Pursuing Business Friendliness
The Tiverton Town Council meeting has already been running very long, and there’s still a full agenda page of meaty topics. On the floor, right now, is a discussion of what the Town Council can do to make the town more “business friendly.” I touched on this topic not long ago.
The first to speak, tonight, was Tax Assessor David Robert, who addressed the topic from the perspective of increasing tax revenue by bringing in businesses. Solicitor Andrew Teitz subsequently made the point that business activity doesn’t necessarily indicate a “net gain,” once the costs of the business to the town (fire, police, streets, etc.) are considered. I’d correct that: The “net gain” must include other advantages to the town, such as increasing opportunity for residents and their children, improving their quality of life, defining the town’s character, creating employment for locals, and making it easier for locals to start businesses.
Resident Joe Souza took the microphone to speak from his experience on the Zoning Board, noting that zoning is so restrictive that businesses want to come and to begin within town. Specifically, Souza described his aunt’s former business cutting hair in her basement, which allowed her to stay home and bring in some money. According to Souza, such a use of her property would no longer be allowed.
Appropriately, the next item on the agenda is a presentation by Councilor David Nelson, proposing a cap of 2.5% on the town’s tax levy. He noted the town’s rapid increase in taxes and the state’s poor standing economically and for business and taxpayer attraction. Councilor Cecil Leonard noted that the budget process for next year is already well underway, with work done without regard to a new tax cap. Nelson noted that there’s plenty of time to accommodate changes. I’d note that, whatever the budget activity, the financial town meeting can undo all planning anyway.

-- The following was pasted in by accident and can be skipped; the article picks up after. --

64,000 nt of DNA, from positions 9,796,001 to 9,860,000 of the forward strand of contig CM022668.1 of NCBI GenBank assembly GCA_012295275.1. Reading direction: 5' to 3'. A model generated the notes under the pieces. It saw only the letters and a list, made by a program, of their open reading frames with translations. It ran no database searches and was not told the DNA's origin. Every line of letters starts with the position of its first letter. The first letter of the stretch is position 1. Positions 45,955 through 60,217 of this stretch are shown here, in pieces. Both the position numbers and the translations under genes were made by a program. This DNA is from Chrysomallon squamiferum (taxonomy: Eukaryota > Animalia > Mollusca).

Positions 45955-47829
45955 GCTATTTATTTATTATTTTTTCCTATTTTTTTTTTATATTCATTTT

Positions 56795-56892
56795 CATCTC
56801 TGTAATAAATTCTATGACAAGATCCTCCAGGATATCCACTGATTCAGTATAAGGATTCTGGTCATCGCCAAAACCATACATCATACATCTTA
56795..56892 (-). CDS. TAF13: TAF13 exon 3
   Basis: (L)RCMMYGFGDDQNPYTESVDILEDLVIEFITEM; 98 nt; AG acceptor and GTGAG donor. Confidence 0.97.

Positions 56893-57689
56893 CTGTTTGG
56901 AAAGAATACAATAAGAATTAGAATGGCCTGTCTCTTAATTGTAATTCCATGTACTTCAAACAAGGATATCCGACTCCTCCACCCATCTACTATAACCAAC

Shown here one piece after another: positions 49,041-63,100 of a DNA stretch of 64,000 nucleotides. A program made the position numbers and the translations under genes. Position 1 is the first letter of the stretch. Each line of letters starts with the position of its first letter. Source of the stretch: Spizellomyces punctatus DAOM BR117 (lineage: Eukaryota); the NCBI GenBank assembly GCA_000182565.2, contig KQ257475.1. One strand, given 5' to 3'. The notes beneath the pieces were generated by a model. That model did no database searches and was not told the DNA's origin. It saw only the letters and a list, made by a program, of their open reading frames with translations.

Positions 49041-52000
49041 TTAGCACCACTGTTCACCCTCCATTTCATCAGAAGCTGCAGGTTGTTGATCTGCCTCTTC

We just moved through a long presentation and discussion of a zoning/development plan being developed by Town Planner Chris Spencer for Tiverton’s Four Corners Village area. From my perspective, living on the other side of town, it seems to me that the urge to tie up and continually delay development plans with objections about environment and such is indicative of the very problem that is making economic development very difficult in the modern era. Nobody wants changes in their own neighborhoods, but everybody’s got a neighborhood to protect, which pushes anything potentially undesirable (typically by increasing the liberty of property owners) to the less politically active, less procedurally aware, and less financially backed neighborhoods.
Those neighborhoods simply cannot offer all of the opportunities that the town should allow or even pursue.
Among a flurry of policy proposals, Councilor Rob Coulter suggested that the council request General Assembly legislation delaying the state mandate for a town-wide property revaluation. The tax assessor is against the move, and other council members didn’t seem to have much stomach for it. I say it’s worth sending every possible message to the legislature that mandates are a problem and putting the topic in the public repeatedly.